Recipient of defective Guidant Pacemaker turns whistleblower forcing Boston Scientific to pay $30 million

James Allen, who received a defective pacemaker manufactured by Guidant LLC decided to blow the whistle on the company revealing information that two lines of implantable defibrillators were sold even though the company knew they were defective.

Boston Scientific and its subsidiaries Guidant LLC , Guidant Sales LLC and Cardiac Pacemakers Inc. will pay $30 million to settle allegations that for three years, Guidant knowingly sold defective heart devices to health care facilities that in turn implanted the devices into Medicare patients.

Mr. Allen shall receive $2.25 million as his reward for revealing the false claims, pursuant to The False Claims Act, a whistleblower law allowing for individuals to reveal fraud on the government and obtain a percentage of what the government recovers.

The devices as issue are implantable devices used in patients at risk of cardiac arrest due to an irregular heartbeat. The government alleged that two lines of the devices known as Prizm 2 and Renewal 1 and 2 contained a defect that resulted in “arcing”. This happens with the device detects the irregular heartbeat and delivers a shock but instead of the current traveling to the heart, it “arcs” back into the device. This results in a short circuit rendering the device ineffective. The allegations were that the company continued to sell the device even though it knew of the defects.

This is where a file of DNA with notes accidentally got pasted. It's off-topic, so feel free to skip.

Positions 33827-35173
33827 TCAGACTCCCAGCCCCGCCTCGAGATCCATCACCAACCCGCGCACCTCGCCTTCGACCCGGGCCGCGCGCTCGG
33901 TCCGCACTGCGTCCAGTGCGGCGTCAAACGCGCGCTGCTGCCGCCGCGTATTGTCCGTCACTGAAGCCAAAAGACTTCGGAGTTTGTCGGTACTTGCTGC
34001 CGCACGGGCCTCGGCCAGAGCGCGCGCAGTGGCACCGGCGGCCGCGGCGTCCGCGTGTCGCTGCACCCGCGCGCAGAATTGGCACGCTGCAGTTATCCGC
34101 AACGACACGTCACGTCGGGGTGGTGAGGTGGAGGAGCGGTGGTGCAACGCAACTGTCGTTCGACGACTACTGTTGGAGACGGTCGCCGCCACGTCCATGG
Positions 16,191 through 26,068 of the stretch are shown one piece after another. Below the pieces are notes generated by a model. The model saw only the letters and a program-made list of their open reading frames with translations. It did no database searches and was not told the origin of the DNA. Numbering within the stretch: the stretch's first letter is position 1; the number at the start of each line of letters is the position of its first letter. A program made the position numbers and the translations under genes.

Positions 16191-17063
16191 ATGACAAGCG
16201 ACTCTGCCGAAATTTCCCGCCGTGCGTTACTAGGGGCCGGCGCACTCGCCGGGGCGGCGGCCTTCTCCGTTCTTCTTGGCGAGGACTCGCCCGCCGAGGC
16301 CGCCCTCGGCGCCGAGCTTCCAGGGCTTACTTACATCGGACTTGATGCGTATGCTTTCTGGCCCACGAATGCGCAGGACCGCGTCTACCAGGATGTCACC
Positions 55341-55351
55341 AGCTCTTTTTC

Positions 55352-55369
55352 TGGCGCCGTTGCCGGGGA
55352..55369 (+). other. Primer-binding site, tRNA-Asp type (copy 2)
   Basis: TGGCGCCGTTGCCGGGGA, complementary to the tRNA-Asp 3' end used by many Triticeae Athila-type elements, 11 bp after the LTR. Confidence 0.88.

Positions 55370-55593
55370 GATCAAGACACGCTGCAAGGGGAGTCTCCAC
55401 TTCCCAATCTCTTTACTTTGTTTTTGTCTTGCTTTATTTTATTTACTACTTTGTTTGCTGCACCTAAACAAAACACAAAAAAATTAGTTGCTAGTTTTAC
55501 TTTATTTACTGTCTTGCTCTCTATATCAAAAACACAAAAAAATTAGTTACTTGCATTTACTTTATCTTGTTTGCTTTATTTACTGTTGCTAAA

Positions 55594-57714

In addition the government said that the company took steps to hide the problems from patients, doctors and the FDA.